concept of love. To have every selfish and unwise desire gratified is not love, even though the
recipient of this unwise ministry may think so. To remove a loved one from a difficult but necessary
experience is not a bestowal of love; rather, it is actually accelerating a loved one down a failed
course of life. To intervene in the consequences of a rebellious child only obscures their vision from
discerning the relationship between consequences and acts. As Jesus said: "Which of you who is a
father, if his son asks unwisely, would hesitate to give in accordance with parental wisdom rather
than in the terms of the son's faulty petition? If the child needs a loaf, will you give him a stone just
because he unwisely asks for it? If your son needs a fish, will you give him a water snake just
because it may chance to come up in the net with the fish and the child foolishly asks for the
serpent?" Divine love is wise, and does not contribute to the moral undoing of its recipients.
The Father bestows this love upon his children, and when this love becomes active the full impact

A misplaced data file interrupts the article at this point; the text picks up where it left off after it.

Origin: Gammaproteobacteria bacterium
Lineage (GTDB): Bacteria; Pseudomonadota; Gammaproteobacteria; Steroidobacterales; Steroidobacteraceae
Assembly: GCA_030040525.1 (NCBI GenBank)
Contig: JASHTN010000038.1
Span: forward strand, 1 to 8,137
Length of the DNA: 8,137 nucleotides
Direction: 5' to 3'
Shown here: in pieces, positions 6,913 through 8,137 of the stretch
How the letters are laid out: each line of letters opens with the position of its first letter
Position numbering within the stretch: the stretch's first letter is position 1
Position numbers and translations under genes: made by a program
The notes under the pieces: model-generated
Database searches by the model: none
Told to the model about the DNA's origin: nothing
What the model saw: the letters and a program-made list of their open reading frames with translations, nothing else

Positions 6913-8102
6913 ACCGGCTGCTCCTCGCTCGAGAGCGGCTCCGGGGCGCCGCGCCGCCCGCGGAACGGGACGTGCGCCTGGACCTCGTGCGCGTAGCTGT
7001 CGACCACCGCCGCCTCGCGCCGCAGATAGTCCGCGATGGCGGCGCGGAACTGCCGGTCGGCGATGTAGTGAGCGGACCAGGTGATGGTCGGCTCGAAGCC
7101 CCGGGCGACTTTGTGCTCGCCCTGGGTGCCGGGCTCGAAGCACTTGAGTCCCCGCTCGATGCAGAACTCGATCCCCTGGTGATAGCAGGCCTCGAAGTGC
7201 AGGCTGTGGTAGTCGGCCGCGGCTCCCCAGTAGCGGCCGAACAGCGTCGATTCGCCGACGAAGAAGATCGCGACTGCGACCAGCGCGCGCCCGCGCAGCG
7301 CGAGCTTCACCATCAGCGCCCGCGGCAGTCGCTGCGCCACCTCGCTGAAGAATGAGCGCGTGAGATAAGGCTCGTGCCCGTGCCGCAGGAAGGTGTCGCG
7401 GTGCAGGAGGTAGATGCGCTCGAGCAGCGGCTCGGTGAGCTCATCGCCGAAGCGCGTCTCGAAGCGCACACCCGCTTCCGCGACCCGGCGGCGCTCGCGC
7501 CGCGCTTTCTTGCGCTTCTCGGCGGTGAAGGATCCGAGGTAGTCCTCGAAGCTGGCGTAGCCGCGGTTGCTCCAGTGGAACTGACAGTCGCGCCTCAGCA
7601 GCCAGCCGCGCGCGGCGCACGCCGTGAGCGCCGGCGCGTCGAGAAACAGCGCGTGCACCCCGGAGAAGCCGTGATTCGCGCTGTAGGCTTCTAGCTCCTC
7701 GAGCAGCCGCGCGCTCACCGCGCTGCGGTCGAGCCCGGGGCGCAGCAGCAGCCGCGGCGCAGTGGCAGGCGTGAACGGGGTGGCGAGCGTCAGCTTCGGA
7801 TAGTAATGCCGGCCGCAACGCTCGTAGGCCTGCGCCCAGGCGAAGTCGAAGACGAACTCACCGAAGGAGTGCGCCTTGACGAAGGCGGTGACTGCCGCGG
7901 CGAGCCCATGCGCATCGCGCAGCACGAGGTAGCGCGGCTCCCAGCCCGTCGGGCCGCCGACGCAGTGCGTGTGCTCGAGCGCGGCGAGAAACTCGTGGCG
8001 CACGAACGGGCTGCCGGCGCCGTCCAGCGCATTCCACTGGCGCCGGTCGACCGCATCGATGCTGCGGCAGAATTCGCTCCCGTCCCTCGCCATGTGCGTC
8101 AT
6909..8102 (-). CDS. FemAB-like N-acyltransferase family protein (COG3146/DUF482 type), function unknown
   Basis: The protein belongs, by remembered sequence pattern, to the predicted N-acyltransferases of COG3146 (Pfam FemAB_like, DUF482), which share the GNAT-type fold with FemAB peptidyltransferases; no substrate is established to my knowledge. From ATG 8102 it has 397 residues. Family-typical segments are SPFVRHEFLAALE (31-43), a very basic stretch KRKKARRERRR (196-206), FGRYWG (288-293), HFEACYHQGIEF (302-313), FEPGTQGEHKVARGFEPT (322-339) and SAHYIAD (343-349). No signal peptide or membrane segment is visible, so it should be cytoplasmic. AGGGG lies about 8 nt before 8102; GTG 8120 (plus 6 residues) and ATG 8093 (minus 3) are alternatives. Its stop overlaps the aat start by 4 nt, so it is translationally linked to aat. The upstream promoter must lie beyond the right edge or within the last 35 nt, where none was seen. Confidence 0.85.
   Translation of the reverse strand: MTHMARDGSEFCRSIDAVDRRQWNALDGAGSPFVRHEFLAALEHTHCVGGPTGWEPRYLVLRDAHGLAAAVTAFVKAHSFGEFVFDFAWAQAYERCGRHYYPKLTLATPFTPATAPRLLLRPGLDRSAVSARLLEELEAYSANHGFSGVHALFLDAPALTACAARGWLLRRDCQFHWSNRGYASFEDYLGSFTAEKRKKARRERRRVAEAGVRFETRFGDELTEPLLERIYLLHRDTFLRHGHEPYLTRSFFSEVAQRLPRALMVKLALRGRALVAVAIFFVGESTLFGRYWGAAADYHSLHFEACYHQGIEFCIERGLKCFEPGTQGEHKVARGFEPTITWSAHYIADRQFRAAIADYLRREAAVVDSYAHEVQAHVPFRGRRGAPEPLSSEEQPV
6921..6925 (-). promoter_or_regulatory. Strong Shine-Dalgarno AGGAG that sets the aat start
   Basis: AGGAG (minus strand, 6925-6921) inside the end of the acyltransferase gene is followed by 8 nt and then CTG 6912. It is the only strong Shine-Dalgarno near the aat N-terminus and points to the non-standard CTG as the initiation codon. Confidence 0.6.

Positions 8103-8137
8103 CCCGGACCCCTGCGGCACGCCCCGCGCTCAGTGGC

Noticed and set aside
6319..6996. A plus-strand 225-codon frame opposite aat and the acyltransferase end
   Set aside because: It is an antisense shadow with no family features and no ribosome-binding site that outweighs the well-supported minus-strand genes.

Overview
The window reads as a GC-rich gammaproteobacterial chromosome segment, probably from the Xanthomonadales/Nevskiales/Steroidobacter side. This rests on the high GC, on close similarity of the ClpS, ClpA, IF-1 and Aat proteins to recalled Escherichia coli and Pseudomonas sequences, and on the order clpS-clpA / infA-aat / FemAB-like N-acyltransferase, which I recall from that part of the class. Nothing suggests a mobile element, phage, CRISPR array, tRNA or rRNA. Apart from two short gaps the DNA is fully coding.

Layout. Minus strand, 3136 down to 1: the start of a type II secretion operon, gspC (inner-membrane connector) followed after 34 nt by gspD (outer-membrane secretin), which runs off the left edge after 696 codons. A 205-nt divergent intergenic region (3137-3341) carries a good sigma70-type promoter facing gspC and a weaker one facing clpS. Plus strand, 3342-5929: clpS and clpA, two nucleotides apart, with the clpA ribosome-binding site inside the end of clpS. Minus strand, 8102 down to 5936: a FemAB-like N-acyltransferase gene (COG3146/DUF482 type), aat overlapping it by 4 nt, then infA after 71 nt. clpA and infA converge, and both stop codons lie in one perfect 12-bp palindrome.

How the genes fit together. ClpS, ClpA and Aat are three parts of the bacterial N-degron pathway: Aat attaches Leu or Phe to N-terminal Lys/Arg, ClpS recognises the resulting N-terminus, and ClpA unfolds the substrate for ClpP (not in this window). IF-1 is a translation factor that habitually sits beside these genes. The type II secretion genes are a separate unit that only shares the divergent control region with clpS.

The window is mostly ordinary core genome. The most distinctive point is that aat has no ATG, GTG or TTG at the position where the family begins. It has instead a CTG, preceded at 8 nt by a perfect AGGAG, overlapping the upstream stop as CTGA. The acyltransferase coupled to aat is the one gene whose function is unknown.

is felt. Spiritual love is defined as the desire to do good to others. The desire to do good to others of
itself is unselfish. We see that this love cannot become activated until it is directed outward, and we
can also see that this love is moral. When we allow the desire to do good to become actualized in
our experience by doing good to others, we feel the happiness of it, we feel satisfaction, joy, and a
sense of spiritual well-being. And we are all familiar with this satisfaction when we have unselfishly
and wisely helped another, with no thought of reciprocation. But as long as we continue to expect
some selfish gratification for our acts and fail to realize that we receive love as we bestow it upon
another, we will not appreciate the happiness of love, nor the love itself.